This story was told to me by the nanny that I had when I was little, I did this by memory and by also having other people tell it to me and reading up on it. Also a lot, mainly the dialogue, was taken from "Philippine Folk Literature: The Myths" compiled and edited by Damiana L. Eugenio, published by the University of the Philippines Press, copyright 1993, to fill in the gaps for the things that I could not remember.
The Legend of "Landas de Diablo"
In Malanday, Marikina, in Central Luzon, where rice fields flourish, there is a straight path of stone leading from the side of the road to the center of a rice field where I house once stood. The denizens call it "Landas de Diablo" and regard it with superstitious fear. There is a story behind the stone path, which is the reason for their fear. It is a tale involving two young lovers and the Devil himself.
A long time ago, there was a beautiful girl named Marikita, who lived in the middle of a rice field. Although her home was located far from the main road, many suiters would brave the narrow bridges of land marking the rice paddies just to see her and sigh. She was lovely. Every young man in the village was besotted with her – even Kabanalan, the handsome heir to an enormous fortune.
At the first glance of Marikita, Kabanalan would say that she was worth more than any priceless jewel in his father’s home. He never wanted to have anything in his possession as badly as he did Marikita. He was gentle and kind to her and immediately won her attention. He promised Marikita that he would give her anything she wanted if she marry.
Marikita really liked the young man, even without his promises, and she felt it safe to joke with him.
She said, "If you would give me anything, I have a simple favor to ask: make me a stone path that would span the length of the rice paddies that separate my father’s humble hut from the main road. I tire of the land bridges. But you must make this path before the night is over, because tomorrow is Sunday and I do not want my feet to hurt one more time, before they reach the church!"
"Make me that bridge by tomorrow, and tomorrow we shall be married."
Taken in by her charm, Kabanalan promised her that he would build this impossibility, even if he had to do it with his own two hands! Marikita only laughed. She liked the young man. But Kabanalan took her favor seriously. When he and Marikita parted, a shadow fell across his face.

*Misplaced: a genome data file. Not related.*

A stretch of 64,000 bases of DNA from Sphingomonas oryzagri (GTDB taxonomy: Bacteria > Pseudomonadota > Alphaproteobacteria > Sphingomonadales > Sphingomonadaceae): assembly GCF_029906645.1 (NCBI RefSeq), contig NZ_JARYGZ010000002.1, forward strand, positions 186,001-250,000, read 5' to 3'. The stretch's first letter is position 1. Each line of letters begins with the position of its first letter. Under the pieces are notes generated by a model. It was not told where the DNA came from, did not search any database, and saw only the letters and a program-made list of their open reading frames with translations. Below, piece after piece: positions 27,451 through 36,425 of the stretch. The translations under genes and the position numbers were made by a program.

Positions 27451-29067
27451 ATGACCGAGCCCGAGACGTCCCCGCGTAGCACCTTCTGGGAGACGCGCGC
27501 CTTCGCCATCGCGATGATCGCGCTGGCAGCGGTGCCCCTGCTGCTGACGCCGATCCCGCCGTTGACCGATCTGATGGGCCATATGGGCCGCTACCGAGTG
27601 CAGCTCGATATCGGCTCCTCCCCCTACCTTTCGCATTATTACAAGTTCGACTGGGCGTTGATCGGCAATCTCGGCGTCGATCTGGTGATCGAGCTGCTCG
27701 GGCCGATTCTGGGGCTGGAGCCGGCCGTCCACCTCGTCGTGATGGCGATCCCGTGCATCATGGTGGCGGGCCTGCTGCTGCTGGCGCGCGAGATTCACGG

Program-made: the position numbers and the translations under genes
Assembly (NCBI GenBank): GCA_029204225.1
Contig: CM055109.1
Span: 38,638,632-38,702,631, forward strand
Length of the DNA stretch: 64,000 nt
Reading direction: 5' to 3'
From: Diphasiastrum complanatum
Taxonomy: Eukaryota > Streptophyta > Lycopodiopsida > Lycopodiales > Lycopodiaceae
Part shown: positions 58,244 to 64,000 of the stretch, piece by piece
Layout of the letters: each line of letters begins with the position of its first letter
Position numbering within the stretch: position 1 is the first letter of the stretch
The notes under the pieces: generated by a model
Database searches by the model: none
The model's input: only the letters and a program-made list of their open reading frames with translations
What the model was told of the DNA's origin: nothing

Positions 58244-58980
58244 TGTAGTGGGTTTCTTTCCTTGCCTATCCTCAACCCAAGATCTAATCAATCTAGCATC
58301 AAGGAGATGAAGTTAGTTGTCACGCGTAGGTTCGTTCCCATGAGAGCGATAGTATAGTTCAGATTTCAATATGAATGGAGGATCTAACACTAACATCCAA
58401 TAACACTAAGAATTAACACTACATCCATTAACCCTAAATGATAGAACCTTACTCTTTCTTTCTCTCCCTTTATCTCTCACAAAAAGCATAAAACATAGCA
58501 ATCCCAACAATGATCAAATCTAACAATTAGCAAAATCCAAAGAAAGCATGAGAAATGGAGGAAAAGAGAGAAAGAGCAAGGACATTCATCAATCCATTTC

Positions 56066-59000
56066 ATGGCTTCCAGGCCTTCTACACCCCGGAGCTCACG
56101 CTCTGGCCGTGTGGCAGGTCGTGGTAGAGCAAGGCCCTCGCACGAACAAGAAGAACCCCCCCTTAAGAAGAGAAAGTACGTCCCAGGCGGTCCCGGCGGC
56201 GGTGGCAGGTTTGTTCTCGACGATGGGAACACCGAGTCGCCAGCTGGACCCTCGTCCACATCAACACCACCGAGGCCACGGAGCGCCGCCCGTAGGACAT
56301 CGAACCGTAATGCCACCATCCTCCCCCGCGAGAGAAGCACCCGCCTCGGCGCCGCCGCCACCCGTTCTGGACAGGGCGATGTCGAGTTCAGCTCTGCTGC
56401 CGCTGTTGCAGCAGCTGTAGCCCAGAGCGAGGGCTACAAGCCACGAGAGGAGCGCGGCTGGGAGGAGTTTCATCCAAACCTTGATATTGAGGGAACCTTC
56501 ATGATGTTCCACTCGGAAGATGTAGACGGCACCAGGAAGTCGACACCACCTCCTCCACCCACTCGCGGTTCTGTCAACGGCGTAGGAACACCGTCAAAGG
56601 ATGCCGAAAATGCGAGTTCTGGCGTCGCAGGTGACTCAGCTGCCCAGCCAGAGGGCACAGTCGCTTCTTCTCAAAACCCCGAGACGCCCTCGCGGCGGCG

"I know that even with all my wealth I could not fulfill her wish in time," he thought sadly. "I would rather kill myself than disappoint!"
In despair he stumbled into a grove where a solitary mango tree stood, and from the deep shade a handsome stranger emerged.
"I see how heavy your heart weighs by the look in your eyes," the stranger said mysteriously. "Tell me what is wrong, perhaps I can help."
Kabanalan shook his head.
"No. No one can help." He sighed forlornly. "I had promised the most beautiful woman in the world an impossible wish."
"What is that wish?" the stranger asked.
Kabanalan told him of the stone path above the rice paddies that Marikita had asked for, and to his surprise, the stranger laughed.
"Is that all!" he cried heartily. "I can do it. I can build that stone road for you overnight."
"Do not jest, I beg of you," Kabanalan said stonily. "She will marry me if I will only grant her this one wish."
"I have no doubt of it," said the wry stranger. "I can build that stone road for you overnight."
Kabanalan was somehow convinced.
"If you would be so kind as to do this for me, I shall give you anything you ask for."
"Will you give me your soul?" the stranger demanded.
Kabanalan did not give it a second thought. "Yes, I will," he declared. "If only to please the fair Marikita."
The stranger brought out a piece of paper on which they wrote their contract. Afterward Kabanalan signed his name at the bottom of the page with his own blood.
The very next morning, Marikita was shocked! She walked out of her doorstep, and she saw a sturdy stone path leading to the main road, where a carriage and a handsome Kabanalan waited, ready to take her to church. Upon seeing his true love’s bewilderment shift into an astonished smile, his own features brightened. Marikita ran across the stone path toward him, arms outstretched. He was the happiest man on Earth! But as Marikita drew close, the mysterious stranger from the shadows of the lone grove appeared in a whirl of dust between her and her bridegroom. Everyone who saw him knew him at once. It was the Devil!
"I have come to claim prize!" he cried, and seized Kabanalan. With this prize in tow, the Devil disappeared. Marikita was left alone, staring after the void the stranger had left behind. There were witnesses, who had risen early for Mass, that had gathered on the main road near the end of the stone path which they knew had not been there the night before. They saw Marikita turn deathly pale as she came to realize what her lover had done for her. She stood still for a long time. Then when her friends from town tried to approach her, she turned and ran back into her house, and slammed the door shut. She let no one speak to her, and even her own parents could not come near her.
Marikita was found dead soon after that, floating in the river by which she and Kabanalan used to take long walks. It was said that she had killed herself, but no one was quite so sure.
"Landas de Diablo", the Devil’s Road, still stands, proof of this ancient story of a doomed love.